Harnidh Kaur

Harnidh Kaur

Harnidh is currently pursuing her her Masters in Public Policy from St. Xavier’s, Mumbai. Her first collection of poetry, The Inability of Words, is slated for a 2016 release.


He tasted like the cake your
mom baked for your thirteenth
birthday, when your friends came
together to throw you a surprise
party, and you were in a daze,
and you felt like the only one the
camera’s flash lit, and the crackle
of the magic candles was the
soundtrack of your perfect teenage
debut, and it was a day you bragged
about for the longest time, till a
bad fight with your childhood best
friend ended up with her spitting
words at you, “It wasn’t even a
surprise, your mom knew you’d just
be heartbroken”, and you
were seventeen when that happened,
and you pretended to laugh it off,
but as you sat at night, flipping through
the photo album of that fateful day,
it all seemed to refocus, and the gifts
seemed forced, as did the smiles, and
you realized that the cake you loved
was burnt at the edges, and tasted of
bitterness, and almost broken hearts.

War Games

My mouth is my weapon-
my words, my ammunition
and my teeth are sentinels
that guard my tongue from
spilling sounds that could
harm, and the bite marks
on the wet, whipping flesh
are reminders of everything
I’ve kept myself from saying
only because I knew that
the bullets I fire will ricochet
and leave open wounds, much
like the holes in walls of posts
meant to guard, and I stayed
that way for the longest time
till we kissed, again and again
and you grazed your guards
against my most dangerous
gun, and you bit down, just enough
and just so softly, marking over
all my battle maps with the thin line
of crimson you drew from me,
and you left me with tumbling
words, and painful recoils
from harsh attacks, vulnerable
and hurting, yet finally free.


I poured winter into you
and watched you become
the December sunlight,
and the steam from the
coffee mugs I held in my
hands, and how my fingers
cramped against the cold,
and you warmed them up
because you knew they
pained me so, and you
became the morning mists
and the crunch of the dry
leaves on the ground, and
the smell of bonfires that
we’d sit around, and plan
for the days we presumed
would come, and you were
the frosted dewdrops on
the grass that tickled my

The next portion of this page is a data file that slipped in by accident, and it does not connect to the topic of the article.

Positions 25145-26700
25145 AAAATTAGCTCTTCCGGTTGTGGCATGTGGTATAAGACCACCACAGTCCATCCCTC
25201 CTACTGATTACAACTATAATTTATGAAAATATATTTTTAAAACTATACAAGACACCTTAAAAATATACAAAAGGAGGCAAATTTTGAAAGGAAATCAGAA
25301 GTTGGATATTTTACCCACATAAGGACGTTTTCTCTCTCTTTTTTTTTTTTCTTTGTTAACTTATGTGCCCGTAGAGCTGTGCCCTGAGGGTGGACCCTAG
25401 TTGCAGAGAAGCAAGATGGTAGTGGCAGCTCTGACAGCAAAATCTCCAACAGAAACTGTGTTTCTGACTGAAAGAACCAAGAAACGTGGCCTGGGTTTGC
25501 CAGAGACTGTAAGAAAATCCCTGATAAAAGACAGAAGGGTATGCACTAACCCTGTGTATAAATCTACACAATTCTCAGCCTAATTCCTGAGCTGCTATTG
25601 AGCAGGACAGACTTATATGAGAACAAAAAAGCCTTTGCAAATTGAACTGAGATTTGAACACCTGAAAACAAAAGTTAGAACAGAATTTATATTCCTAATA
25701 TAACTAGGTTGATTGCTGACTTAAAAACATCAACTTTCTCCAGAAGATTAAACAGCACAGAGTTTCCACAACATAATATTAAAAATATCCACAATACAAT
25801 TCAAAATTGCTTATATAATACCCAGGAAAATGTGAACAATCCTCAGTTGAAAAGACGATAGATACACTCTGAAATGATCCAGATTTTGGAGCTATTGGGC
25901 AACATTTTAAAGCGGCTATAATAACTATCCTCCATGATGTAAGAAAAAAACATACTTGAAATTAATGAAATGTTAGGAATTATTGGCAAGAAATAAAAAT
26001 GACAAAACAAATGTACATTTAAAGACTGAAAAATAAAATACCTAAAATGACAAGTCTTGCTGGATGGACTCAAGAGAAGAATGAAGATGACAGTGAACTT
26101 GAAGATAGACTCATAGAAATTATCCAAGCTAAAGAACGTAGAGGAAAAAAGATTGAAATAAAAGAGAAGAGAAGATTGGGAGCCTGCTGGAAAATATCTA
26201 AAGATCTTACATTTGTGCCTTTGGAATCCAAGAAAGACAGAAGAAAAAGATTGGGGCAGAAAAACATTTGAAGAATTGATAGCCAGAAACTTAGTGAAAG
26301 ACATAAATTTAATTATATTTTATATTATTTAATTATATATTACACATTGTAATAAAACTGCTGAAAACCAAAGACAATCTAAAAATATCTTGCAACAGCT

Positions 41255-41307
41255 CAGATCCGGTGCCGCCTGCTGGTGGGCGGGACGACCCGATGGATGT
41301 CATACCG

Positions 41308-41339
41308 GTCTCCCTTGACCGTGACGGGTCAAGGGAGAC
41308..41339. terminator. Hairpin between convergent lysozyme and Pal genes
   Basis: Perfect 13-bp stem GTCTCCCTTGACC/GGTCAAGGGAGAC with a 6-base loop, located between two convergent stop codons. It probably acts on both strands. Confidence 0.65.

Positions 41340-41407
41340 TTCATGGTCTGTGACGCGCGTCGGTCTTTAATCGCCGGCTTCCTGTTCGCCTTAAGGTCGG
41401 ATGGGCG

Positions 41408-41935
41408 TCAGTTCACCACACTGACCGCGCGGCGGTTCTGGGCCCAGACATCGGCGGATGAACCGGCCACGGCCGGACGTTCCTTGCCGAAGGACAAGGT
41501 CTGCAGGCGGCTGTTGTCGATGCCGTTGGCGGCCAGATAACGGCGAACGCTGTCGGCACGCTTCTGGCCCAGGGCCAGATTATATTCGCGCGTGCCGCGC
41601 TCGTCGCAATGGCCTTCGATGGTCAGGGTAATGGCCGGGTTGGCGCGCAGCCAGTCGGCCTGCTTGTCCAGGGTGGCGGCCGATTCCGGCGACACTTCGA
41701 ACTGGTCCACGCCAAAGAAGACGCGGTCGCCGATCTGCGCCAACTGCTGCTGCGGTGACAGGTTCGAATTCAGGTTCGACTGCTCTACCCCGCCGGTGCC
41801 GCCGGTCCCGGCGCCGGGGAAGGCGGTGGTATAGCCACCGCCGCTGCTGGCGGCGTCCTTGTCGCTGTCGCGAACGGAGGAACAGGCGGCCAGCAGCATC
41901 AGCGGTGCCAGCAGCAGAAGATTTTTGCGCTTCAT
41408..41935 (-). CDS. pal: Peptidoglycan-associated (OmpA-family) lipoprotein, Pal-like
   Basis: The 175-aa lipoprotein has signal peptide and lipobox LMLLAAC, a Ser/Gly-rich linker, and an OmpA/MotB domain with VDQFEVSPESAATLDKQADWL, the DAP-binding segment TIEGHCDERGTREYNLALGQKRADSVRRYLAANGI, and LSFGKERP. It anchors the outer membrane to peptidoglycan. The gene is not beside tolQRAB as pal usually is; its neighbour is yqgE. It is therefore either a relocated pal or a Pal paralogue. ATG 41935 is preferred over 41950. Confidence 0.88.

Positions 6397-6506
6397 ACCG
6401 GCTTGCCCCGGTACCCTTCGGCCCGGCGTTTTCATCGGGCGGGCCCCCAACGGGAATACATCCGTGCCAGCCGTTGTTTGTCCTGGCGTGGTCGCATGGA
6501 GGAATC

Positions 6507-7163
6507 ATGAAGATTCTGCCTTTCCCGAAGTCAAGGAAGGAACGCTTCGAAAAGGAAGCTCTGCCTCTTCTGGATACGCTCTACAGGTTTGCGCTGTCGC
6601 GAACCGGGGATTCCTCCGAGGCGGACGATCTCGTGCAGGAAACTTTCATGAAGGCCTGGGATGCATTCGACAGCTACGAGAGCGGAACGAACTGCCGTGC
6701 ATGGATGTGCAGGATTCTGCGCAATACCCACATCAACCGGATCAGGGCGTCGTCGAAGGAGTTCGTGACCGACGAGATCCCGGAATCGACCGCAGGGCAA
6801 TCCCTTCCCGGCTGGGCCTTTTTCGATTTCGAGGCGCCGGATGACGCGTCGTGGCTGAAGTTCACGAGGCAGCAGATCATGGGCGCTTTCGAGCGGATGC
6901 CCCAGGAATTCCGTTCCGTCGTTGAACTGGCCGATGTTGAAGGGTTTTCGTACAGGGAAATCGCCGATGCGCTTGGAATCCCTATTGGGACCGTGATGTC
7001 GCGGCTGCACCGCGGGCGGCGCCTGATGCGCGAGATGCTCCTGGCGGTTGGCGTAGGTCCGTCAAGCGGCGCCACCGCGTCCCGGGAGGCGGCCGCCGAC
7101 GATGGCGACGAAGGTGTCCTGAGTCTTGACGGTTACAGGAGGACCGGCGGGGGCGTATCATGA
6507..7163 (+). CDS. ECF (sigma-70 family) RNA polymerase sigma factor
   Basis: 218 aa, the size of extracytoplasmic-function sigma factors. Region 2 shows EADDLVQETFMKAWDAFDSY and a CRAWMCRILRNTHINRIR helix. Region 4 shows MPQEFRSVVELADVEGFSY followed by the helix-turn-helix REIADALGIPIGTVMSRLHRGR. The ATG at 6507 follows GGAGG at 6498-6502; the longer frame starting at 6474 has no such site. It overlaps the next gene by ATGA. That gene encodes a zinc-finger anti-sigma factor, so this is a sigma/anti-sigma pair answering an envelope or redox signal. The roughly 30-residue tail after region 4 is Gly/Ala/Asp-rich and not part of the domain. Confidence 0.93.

feet, as I ran on open grounds
with your presence chasing
me, and you were the smell
of roasting groundnuts that
permeated my very being, and
when you left, I tore off all my
clothes, because they felt
like they were suffocating me,
and I couldn’t wrap scarves
around my neck because they’d
tighten themselves like vices
that wouldn’t let me scream, and
I felt the summer loo whipping
against my skin, and all I could
think of was how your lips were
icy against mine, and of how you
took with you, my favorite time.


A boy and his little dog
sat at the edge of the
world one day, and he
dangled his spindly legs
off the edge, and his dog
crossed his paws with
seeming delicacy, and they
both looked out into the
swirling space in front of
them, and counted the
galaxies, and dying stars, and
swirling planets, that one
saw in technicolor, and the
other in greyscale, and the
little boy and his little dog
looked smaller than they actually
were, and the perspectives, or
the lack of them, on what
lay ahead shook him, and the
little boy turned to his best
friend, and asked him if they
were ready to jump off and
start the new day, and the little
dog rose, his haunches coiling
as he nipped at his master’s
hand, for to him, the little boy
was the largest, biggest, and
most capable man the world
had ever seen, and they both
flew off the ledge, and the
leap led to the most beautiful,
astounding, wondrous discoveries.

A Tall Sip of Water

Dragonflies remind me of skin
sweltering, simmering summers
melting into pools of aquamarine
sliding into hazy afternoons spent
in bed, the wrinkles of the sheets
curve into the curves of me, my
spine wrinkled around the musty
spines of wrinkled books that
curve words into the crevices of
my mind, and evenings that smell
of jasmine and hum like the thrum
of cicadas and chirp like the whine
of crickets- primal calls calling out
to mates, to mate and celebrate
the vitality of heat, hot, humid, heavy
air pulling down on leaves, drooping
wilting, withered, weary, worried, it
seems, till the taste of lightening
flashes on my tongue and lingers,
leaving little laments for lost longings,
and the skies open, drenching, draining
dryness out of my skin, and the
dragonflies dance around my head,
a diadem of diaphanous dreams.


Leave a reply

Contact the Editors

Send us an email and we'll get back to you as soon as we can.

Hey! Thanks for stopping by FictionMagazines.com. What's up?

hit enter to submit